Differences in Grief patterns by age
- 0-3 year olds will not understand what death is, but they are capable of noticing changes in their environment. They will worry that mommy and daddy are sad and be anxious about visitors who seem to trigger her sadness.
- 3-5 year olds are beginning to understand that death means that someone is missing, but they don't understand the permanence of it. They may connect unrelated thoughts, actions, or events in an attempt to try to figure out what happened. It is important to avoid euphemisms with this age. When we told Jack that we had lost Charlotte, his eyes grew wide and he asked, "How can we find her, mommy?" This age group needs to be reassured that it is ok to show their grief, and to be shown ways to express it.
- 6-9 year olds have a better understanding of the permanence of death, but they still lack clarity about what it actually is. To many, death may be a monster that frightens them. They don't believe that death is something that could really happen to them. This age group tends to be curious about the physical details of a death. They still have some misconceptions about language, so it is important to avoid euphemisms.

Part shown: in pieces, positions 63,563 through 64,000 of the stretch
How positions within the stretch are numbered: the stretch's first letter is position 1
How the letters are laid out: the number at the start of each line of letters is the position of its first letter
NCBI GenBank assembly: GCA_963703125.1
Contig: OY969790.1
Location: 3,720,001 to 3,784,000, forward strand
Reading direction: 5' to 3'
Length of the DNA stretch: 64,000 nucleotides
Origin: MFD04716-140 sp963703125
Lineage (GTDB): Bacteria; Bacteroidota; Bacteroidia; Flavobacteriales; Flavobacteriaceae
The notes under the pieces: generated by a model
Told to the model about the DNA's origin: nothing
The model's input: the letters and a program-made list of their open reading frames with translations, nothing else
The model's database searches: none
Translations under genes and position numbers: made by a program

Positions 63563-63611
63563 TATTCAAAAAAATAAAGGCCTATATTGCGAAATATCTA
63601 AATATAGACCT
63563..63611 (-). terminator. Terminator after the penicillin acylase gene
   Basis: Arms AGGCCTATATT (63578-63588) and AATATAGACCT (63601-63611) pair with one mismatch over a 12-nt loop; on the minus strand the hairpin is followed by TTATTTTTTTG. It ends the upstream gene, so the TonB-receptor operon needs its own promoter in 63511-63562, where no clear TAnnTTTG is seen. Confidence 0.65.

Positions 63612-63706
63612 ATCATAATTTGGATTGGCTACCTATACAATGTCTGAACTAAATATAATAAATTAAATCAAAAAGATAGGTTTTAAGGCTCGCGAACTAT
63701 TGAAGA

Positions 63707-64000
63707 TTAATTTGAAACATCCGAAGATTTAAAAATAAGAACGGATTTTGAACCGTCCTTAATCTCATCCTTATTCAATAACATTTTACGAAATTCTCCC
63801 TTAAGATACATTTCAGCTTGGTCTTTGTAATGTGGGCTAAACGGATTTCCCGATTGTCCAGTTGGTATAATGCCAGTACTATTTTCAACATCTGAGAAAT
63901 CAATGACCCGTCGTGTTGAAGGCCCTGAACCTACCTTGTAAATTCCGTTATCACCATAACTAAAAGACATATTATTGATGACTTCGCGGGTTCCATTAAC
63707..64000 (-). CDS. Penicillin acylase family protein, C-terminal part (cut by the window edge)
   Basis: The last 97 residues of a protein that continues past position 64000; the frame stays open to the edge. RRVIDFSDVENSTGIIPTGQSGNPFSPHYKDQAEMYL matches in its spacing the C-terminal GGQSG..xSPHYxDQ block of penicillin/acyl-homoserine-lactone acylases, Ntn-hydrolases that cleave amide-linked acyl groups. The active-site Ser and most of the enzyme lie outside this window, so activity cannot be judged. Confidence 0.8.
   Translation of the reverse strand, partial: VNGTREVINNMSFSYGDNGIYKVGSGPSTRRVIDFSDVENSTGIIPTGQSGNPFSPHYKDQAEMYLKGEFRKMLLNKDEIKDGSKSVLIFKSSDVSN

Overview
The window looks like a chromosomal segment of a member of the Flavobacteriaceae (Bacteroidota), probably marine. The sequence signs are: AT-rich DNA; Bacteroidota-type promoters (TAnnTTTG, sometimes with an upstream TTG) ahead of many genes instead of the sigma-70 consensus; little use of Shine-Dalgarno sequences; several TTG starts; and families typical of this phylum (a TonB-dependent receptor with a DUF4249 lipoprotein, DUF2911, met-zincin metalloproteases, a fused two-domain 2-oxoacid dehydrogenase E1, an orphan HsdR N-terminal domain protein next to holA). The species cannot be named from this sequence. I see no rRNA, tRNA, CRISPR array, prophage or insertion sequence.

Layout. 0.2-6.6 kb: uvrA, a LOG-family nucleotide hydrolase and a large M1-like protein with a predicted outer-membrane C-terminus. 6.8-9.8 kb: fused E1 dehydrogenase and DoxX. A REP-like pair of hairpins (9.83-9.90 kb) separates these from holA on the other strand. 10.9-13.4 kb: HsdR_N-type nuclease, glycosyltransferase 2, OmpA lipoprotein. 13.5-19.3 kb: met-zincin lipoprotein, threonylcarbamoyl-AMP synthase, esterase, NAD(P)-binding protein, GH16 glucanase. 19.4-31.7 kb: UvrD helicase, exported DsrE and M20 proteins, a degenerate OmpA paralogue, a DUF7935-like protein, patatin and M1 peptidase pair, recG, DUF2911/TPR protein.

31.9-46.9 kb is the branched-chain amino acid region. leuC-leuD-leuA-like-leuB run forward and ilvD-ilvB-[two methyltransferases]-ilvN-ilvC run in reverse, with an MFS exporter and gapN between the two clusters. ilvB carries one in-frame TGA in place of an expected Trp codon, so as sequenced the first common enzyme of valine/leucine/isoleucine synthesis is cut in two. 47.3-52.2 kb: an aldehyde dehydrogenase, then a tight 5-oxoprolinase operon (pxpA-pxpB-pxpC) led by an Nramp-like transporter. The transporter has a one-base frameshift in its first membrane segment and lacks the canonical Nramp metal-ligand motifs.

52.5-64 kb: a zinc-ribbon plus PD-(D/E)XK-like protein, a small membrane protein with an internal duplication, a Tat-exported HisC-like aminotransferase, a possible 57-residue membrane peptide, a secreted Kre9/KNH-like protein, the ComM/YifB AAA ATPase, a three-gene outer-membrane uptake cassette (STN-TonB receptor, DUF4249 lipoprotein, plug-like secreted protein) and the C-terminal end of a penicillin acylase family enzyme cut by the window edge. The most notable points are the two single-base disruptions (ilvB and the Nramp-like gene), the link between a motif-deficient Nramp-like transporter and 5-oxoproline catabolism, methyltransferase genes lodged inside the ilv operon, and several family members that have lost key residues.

- 9-12 year olds have likely experienced the death of a pet, or perhaps even a relative. They understand that death is permanent, but still see it as something that could not afflict them personally. Like the 6-9 year old, this age group is fascinated by the physical elements of dying. They may begin to think about how the lack of the person who has died might impact them in the future.
- Adolescents display a mix of emotions surrounding death. They understand that it is permanent and that all living things eventually die. They are both fascinated and frightened by death; just consider the books and movies that tend to appeal to this age group. They are trying to figure out who they are and can teeter between the egocentrism of a much younger child and the empathy of an adult. Some teens may feel that they should be responding to the death in an "adult way" and try to hide or dismiss the grief that they feel. This group is particularly sensitive to being perceived as different from their peers and may push grief aside if it compromises them in a social setting.